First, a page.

The Dominican Republic has always been a favorite place of incorporation for businesses seeking an offshore corporate entity.
When it comes to taxation, the Dominican Republic has relatively generous tax laws, which is what facilitates many companies to forming a business entity in the Dominican Republic.
The following is a summary of Dominican Republic Tax Law:
Resident: a company will be considered to be a resident of the Dominican Republic if it is incorporated under the laws of the Dominican Republic or if the DR is the place of “effective management.”
Taxation: the Dominican Republic utilizes a mainly territorial system, which means any business income derived from within the Dominican Republic is taxed by the Dominican Republic the respective of whether the participants are domiciled or otherwise reside in the Dominican Republic – or even where the contract is formed.
Capital Gains: Capital gains through the sale of assets is tax the standard corporate income tax rate of 27%.
Losses: Net operating losses can be carried forward upwards of five years but like in many foreign countries there is a limit to the annual percentage of carryforward losses that can be used against company gains.
Dividends: There is no distinction between withholding tax on dividends being paid to residents or nonresident in so far as they’re both tax of 10%.
Interest: As with dividends, the withholding tax is 10% whether it is being paid to a resident or nonresident.
Royalties: Withholding tax from royalties is generally limited to nonresidents and the tax’s 27%.
Branch Remittance Tax: If a foreign business conducts business in the Dominican Republic and forms a permanent establishment the company must still withhold 10% on cash dividends paid to the main office.
Other Taxes: Depending on the circumstances, payroll tax, real property tax and Social Security all apply.
Transfer Pricing: the Dominican Republic does utilize transfer pricing rules and regulations in accordance with OECD guidelines.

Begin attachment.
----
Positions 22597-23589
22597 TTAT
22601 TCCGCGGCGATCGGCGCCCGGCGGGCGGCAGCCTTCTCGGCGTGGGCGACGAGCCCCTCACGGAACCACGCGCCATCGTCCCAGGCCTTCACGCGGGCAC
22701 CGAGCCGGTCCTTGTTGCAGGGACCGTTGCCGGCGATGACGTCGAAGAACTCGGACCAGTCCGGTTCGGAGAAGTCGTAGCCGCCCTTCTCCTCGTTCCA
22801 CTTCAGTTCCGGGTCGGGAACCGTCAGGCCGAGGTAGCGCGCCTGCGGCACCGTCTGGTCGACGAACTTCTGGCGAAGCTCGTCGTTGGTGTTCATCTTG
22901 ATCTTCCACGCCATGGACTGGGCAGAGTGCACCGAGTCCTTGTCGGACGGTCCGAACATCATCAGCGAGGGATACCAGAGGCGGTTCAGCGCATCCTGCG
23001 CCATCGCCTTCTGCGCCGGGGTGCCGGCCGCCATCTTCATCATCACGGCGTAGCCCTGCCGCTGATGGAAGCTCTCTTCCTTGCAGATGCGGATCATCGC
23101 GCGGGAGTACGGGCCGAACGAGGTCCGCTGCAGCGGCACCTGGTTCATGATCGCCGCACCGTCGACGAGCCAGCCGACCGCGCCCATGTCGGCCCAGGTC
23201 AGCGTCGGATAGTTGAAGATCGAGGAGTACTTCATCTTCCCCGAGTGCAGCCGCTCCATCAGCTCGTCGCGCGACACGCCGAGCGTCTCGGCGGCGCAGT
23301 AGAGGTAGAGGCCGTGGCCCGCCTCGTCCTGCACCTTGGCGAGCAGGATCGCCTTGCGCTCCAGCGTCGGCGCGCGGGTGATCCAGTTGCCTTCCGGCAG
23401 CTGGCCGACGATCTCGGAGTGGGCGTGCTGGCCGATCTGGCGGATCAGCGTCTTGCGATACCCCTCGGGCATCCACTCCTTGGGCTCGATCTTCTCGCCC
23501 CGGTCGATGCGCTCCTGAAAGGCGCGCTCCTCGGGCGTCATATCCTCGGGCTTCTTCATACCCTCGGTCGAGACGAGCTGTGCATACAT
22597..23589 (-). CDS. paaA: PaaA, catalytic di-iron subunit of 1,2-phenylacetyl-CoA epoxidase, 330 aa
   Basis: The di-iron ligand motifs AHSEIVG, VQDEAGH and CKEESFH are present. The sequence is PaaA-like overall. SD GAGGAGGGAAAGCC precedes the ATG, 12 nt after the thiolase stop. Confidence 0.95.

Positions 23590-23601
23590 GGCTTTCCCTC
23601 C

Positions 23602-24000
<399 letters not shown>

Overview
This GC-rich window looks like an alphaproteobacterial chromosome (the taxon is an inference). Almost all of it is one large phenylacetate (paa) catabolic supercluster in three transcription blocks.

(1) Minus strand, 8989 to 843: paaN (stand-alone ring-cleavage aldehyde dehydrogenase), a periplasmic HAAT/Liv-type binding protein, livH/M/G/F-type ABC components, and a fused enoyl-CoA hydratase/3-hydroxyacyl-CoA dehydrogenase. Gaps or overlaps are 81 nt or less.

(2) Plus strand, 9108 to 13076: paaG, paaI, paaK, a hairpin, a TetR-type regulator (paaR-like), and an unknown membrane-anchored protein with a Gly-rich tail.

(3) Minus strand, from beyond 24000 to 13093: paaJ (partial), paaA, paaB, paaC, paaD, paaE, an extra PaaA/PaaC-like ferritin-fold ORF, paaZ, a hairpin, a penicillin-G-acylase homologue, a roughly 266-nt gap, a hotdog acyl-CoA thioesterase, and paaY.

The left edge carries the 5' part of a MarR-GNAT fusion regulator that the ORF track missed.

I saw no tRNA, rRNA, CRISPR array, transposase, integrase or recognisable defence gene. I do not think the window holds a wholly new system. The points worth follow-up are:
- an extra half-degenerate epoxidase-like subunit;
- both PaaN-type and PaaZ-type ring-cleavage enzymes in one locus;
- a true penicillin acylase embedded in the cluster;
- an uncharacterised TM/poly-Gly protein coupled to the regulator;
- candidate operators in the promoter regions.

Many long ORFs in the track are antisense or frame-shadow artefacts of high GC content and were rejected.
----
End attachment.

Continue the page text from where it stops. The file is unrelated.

Thin Capitalization: the Dominican Republic implements a thin capitalization rule would prevent the company over leveraging itself by taking numerous loans resulting in artificial interest deductions.
* There are no CFC Rules (Controlled Foreign Corporation)
Residence: For individuals, a resident is someone who has been in the country for at least 183 days. If a person meets this requirement then they will be taxed on foreign sourced income after three years.
Capital Gains – The standard capital gains rate for the cell of assets in the Dominican Republic is 27%.
Personal Income Tax – The Dominican Republic utilizes a progressive tax rate which ranges between 15% and 25%.
Real Property Tax – There is a real property tax that kicks in once a person has property value over a certain amount – the real property tax rate is 1%.
Inheritance/Estate Tax: there is inheritance and/or gift and estate tax in the Dominican Republic but it is more limited than in the United States. Moreover, the tax rate for estates is much higher than the tax rate for gifts.
Net Wealth/Net Worth Tax – there is a network tax that is levied against individuals who conduct trade or business in the Dominican Republic at an average rate of 1%.
Sean holds a Master's in Tax Law from one of the top Tax LL.M. programs in the country at the University of Denver, and has also earned the prestigious Enrolled Agent credential. Mr. Golding is also a Board Certified Tax Law Specialist Attorney (A designation earned by Less than 1% of Attorneys nationwide.)